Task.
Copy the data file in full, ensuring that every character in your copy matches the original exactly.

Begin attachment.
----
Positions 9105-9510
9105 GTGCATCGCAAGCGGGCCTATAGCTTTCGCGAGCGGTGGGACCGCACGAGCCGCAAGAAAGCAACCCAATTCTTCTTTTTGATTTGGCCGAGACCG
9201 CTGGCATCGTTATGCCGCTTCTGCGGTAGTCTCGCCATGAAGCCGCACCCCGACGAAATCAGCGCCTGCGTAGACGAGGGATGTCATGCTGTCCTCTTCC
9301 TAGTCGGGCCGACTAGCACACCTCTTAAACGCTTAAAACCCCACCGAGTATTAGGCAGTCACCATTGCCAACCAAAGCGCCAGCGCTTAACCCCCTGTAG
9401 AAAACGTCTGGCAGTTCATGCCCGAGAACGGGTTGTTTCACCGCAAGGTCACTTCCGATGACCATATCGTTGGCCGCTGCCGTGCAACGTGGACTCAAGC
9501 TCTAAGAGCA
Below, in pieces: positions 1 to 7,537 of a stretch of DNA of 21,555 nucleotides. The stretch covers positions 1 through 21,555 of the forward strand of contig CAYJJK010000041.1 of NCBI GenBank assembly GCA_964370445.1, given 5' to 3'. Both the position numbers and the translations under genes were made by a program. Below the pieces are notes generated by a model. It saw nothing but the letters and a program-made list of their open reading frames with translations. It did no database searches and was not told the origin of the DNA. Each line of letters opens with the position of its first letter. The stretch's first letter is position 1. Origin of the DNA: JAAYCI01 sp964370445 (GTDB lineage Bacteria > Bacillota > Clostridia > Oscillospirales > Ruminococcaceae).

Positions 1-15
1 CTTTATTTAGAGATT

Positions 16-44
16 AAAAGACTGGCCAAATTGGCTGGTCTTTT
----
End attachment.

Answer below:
Positions 9105-9510
9105 GTGCATCGCAAGCGGGCCTATAGCTTTCGCGAGCGGTGGGACCGCACGAGCCGCAAGAAAGCAACCCAATTCTTCTTTTTGATTTGGCCGAGACCG
9201 CTGGCATCGTTATGCCGCTTCTGCGGTAGTCTCGCCATGAAGCCGCACCCCGACGAAATCAGCGCCTGCGTAGACGAGGGATGTCATGCTGTCCTCTTCC
9301 TAGTCGGGCCGACTAGCACACCTCTTAAACGCTTAAAACCCCACCGAGTATTAGGCAGTCACCATTGCCAACCAAAGCGCCAGCGCTTAACCCCCTGTAG
9401 AAAACGTCTGGCAGTTCATGCCCGAGAACGGGTTGTTTCACCGCAAGGTCACTTCCGATGACCATATCGTTGGCCGCTGCCGTGCAACGTGGACTCAAGC
9501 TCTAAGAGCA
Below, in pieces: positions 1 to 7,537 of a stretch of DNA of 21,555 nucleotides. The stretch covers positions 1 through 21,555 of the forward strand of contig CAYJJK010000041.1 of NCBI GenBank assembly GCA_964370445.1, given 5' to 3'. Both the position numbers and the translations under genes were made by a program. Below the pieces are notes generated by a model. It saw nothing but the letters and a program-made list of their open reading frames with translations. It did no database searches and was not told the origin of the DNA. Each line of letters opens with the position of its first letter. The stretch's first letter is position 1. Origin of the DNA: JAAYCI01 sp964370445 (GTDB lineage Bacteria > Bacillota > Clostridia > Oscillospirales > Ruminococcaceae).

Positions 1-15
1 CTTTATTTAGAGATT

Positions 16-44
16 AAAAGACTGGCCAAATTGGCTGGTCTTTT